There was political will in the Seanad yesterday to tackle this once and for all.
Senator Ivana Bacik explained the Labour party could not support the Bill currently given the rush to get it through without commitment provided as to future access.
Senator Michael McDowell raised the issue of privacy rights afforded to those who contributed to the Confidential Committee.
Senator Alice Mary Higgins wants assurances as to how and where the archive material will be stored and stressed the need for a timeline, mentioning the importance of providing closure.
Senator Aisling Dolan said she was fortunate and privileged last year to receive testimonies when our Alliance presented to the 39 Galway County Councillors where she was then a member.
Senator Gerard Craughwell spoke movingly of young women leaving his own community for a period of time who they knew had given birth to a child. His words ‘no one ever asked where they were, we all knew. Nobody ever spoke about it”
Senator Mary Fitzpatrick urged the Minister to provide an assurance that all living survivors would gain access to their own data and to house the archive in a suitable repository such as the former Magdalene Laundry in Sean McDermott street.
Senator Lynn Boylan pointed out that the Government is not bound by the 2004 Act but has legal experts who are able to legislative for amendments. And some senators tabled up to 20 amendments to the Bill in its current format.
We have the opportunity, the capacity and the courage as citizens to lead on preservation and ultimately access of records related, including records held by Religious Institutions.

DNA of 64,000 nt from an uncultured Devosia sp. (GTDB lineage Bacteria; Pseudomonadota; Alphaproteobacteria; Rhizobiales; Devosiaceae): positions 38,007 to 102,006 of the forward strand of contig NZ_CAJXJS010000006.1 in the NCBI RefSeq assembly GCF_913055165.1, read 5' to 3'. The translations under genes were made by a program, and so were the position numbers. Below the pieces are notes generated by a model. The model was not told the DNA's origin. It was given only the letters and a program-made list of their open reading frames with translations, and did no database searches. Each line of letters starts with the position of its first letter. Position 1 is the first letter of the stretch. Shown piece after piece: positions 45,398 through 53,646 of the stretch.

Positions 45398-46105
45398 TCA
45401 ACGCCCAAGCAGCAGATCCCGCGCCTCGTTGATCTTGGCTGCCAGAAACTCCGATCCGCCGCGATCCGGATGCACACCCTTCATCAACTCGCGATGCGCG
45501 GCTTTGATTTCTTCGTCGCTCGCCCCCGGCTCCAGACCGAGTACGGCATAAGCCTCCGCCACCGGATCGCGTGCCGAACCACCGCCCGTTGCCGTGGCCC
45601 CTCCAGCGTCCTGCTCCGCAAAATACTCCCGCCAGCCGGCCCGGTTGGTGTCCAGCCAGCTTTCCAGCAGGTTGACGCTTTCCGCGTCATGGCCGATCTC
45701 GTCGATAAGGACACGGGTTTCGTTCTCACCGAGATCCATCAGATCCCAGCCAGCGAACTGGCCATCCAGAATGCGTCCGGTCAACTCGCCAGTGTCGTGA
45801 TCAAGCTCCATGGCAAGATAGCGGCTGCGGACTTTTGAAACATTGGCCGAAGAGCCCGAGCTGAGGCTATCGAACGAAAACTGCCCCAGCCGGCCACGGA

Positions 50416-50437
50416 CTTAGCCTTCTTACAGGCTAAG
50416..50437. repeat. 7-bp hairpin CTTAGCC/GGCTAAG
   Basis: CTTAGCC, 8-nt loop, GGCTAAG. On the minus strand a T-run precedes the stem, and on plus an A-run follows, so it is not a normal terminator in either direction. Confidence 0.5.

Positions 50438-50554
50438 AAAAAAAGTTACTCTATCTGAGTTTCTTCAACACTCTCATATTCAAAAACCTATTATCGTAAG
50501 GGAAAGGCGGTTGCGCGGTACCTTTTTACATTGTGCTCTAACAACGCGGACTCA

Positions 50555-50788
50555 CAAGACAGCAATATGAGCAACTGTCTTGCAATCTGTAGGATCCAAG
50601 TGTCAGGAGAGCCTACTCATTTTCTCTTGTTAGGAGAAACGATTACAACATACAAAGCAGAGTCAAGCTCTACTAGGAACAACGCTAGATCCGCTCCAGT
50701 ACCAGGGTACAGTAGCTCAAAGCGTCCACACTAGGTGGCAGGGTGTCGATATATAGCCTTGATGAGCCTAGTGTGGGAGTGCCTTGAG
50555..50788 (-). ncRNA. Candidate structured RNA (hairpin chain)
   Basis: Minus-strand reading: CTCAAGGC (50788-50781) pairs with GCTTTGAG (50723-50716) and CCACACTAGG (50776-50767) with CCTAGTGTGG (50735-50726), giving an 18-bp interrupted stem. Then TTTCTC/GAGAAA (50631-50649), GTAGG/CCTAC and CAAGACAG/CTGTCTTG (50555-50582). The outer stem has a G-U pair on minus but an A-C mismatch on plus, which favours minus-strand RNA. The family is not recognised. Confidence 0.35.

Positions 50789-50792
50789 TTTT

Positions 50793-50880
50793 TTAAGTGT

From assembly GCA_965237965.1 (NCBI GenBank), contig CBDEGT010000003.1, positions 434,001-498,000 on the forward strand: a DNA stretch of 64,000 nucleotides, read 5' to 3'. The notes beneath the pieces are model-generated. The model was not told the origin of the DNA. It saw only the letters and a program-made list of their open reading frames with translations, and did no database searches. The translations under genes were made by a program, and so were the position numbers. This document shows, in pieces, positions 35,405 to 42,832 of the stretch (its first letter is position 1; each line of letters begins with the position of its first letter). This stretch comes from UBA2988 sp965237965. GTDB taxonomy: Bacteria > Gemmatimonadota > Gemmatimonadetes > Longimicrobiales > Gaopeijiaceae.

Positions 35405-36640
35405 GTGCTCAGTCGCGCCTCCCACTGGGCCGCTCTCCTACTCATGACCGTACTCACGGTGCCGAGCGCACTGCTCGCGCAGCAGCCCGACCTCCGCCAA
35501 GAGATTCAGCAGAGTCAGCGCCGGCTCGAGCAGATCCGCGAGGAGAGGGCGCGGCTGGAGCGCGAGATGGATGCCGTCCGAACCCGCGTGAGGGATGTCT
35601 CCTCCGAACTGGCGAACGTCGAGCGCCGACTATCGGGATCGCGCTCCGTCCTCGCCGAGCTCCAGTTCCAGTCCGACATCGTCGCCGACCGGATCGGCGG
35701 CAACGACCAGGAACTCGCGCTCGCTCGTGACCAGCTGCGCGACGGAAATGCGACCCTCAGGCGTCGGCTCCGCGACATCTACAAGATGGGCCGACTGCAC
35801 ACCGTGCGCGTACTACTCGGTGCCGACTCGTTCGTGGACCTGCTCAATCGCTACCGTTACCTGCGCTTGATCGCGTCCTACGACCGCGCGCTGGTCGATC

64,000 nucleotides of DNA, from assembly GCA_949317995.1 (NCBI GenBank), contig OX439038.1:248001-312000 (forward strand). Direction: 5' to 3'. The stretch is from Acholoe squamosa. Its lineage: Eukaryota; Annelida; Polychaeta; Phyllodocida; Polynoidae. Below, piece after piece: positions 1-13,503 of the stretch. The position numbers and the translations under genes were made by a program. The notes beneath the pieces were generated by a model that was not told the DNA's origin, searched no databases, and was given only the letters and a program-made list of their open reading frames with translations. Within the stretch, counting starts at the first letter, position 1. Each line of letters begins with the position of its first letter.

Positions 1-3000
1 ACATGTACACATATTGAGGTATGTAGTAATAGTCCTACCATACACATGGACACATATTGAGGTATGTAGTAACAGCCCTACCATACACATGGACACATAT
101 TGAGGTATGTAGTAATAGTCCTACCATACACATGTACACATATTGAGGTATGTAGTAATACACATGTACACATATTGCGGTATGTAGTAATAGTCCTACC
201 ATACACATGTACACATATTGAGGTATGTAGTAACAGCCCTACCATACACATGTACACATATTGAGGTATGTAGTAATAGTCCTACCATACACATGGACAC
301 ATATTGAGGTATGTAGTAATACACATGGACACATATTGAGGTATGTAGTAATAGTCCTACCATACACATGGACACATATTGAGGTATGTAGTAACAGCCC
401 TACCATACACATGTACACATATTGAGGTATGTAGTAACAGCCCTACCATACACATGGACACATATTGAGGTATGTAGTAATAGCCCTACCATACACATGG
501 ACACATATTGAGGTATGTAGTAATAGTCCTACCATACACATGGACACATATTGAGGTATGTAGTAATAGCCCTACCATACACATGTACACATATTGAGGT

This is our history. We must ensure it doesn’t get hidden away because the people who suffered most – many who never made it out – and some who did are no longer with us deserve so much more.
We owe it to them just as much as survivors we battle with today to make sure they too are remembered as central to the case for justice. After all, it was their ‘absence’ in 2014 via Catherine Corless’s research, that prompted the Government to act in the first instance.’
The Tuam Mother and Baby Home Alliance.
During the debate on the Commission of Investigation (Mother and Baby Homes and certain related Matters) Records and another matter, Bill 2020: Second Stage, Senator Ronán Mullen followed a number of speakers critical of the Catholic Church’s role in the homes.
Senator Ronán Mullen: “I would like to say a little about how we talk about the past. There was harshness in our past but when we think about the decade of commemorations that we are going through, we see how dangerous it is to get into the business of assigning blame. Senator Dolan referred to the Catholic Church and people talk about the dark periods in Irish history.
Are people open to recognising that even though there was harshness, there were people who had positive experiences of how they were treated? Are people open to considering that some who worked in these institutions had the best of intentions? Do people think that things were significantly better in other countries? Do they think that the church institutions involved were only doing it for money or the sexual control of people’s lives?
Is it not the case that, in the context of a poor and difficult society, some, many or most of those people were trying to be a part of a caring agenda? Are people interested in that kind of nuance or do we all want to be running with the pack in condemning the past? It is easy to condemn the past because the people who were involved are either dead or weak and voiceless now.”
Senator Lynn Ruane: “This line of debate is insulting to the survivors about whom we are speaking. We are speaking about a specific area of the church and institutions. We are not here to defend something that clearly happened. It is disrespectful.”